Documents

DOI

Large vertebrate herbivores, as well as plant–soil feedback interactions are important drivers of plant performance, plant community composition and vegetation dynamics in terrestrial ecosystems. However, it is poorly understood whether and how large vertebrate herbivores and plant–soil feedback effects interact. Here, we study the response of grassland plant species to grazing-induced legacy effects in the soil and we explore whether these plant responses can help us to understand long-term vegetation dynamics in the field. In a greenhouse experiment we tested the response of four grassland plant species, Agrostis capillaris, Festuca rubra, Holcus lanatus and Rumex acetosa, to field-conditioned soils from grazed and ungrazed grassland. We relate these responses to long-term vegetation data from a grassland exclosure experiment in the field. In the greenhouse experiment, we found that total biomass production and biomass allocation to roots was higher in soils from grazed than from ungrazed plots. There were only few relationships between plant production in the greenhouse and the abundance of conspecifics in the field. Spatiotemporal patterns in plant community composition were more stable in grazed than ungrazed grassland plots, but were not related to plant–soil feedbacks effects and biomass allocation patterns. We conclude that grazing-induced soil legacy effects mainly influenced plant biomass allocation patterns, but could not explain altered vegetation dynamics in grazed grasslands. Consequently, the direct effects of grazing on plant community composition (e.g. through modifying light competition or differences in grazing tolerance) appear to overrule indirect effects through changes in plant–soil feedback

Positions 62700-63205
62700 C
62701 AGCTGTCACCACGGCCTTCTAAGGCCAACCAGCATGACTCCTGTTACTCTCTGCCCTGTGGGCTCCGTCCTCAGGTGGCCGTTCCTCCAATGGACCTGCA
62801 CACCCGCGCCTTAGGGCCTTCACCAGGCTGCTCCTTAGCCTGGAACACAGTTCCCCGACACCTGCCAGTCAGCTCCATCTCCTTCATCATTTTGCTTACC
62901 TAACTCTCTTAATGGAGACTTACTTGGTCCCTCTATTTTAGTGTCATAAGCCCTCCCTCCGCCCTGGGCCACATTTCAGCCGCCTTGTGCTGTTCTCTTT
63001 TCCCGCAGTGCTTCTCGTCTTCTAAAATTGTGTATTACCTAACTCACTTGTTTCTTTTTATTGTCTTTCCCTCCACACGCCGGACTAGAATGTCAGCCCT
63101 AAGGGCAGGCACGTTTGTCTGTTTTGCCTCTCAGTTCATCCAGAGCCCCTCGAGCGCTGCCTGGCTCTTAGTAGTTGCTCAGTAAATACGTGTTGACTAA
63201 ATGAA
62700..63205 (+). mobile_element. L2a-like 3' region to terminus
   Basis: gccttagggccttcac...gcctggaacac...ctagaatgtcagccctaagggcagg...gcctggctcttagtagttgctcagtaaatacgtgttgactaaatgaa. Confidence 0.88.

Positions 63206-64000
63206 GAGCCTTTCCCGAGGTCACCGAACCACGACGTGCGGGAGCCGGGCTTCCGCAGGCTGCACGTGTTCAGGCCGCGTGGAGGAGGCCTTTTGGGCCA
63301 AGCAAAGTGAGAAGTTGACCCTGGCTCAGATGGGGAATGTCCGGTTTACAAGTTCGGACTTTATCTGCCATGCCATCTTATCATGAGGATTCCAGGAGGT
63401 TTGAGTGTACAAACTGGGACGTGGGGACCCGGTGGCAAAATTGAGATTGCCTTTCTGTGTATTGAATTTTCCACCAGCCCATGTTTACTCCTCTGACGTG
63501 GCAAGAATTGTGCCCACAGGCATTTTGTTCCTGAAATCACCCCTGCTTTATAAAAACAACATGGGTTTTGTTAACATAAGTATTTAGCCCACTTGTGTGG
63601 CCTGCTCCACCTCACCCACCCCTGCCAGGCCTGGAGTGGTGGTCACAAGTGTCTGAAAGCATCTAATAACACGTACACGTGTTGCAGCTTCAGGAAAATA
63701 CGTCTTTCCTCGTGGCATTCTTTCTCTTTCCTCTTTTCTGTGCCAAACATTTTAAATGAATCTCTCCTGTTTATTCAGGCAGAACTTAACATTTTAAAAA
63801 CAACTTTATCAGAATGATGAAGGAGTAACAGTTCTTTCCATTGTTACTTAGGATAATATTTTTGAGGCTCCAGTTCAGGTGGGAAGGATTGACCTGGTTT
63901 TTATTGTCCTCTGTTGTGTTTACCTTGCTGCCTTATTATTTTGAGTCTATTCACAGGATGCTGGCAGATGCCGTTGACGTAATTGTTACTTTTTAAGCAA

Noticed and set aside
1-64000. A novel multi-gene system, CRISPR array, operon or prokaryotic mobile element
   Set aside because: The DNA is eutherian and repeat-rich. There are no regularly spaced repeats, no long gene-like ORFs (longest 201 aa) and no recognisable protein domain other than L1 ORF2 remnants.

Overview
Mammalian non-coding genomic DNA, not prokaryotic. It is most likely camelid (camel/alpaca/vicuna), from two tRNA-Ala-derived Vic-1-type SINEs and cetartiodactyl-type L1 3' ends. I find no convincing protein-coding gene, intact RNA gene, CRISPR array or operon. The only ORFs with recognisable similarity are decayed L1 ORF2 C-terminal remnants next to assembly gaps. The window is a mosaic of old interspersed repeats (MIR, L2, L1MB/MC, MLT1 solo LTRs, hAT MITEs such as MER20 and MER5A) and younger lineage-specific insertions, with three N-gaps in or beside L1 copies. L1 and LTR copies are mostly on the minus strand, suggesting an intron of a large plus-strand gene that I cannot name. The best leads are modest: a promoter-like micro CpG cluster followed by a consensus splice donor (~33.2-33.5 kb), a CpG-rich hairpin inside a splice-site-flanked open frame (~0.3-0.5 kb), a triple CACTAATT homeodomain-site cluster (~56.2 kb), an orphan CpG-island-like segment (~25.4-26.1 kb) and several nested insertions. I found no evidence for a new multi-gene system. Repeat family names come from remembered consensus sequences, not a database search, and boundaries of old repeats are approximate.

Original languageEnglish
Pages (from-to)800-806
JournalOikos
Volume123
Issue number7
DOI
StatePublished - 2014

    Research areas

  • national

ID: 133590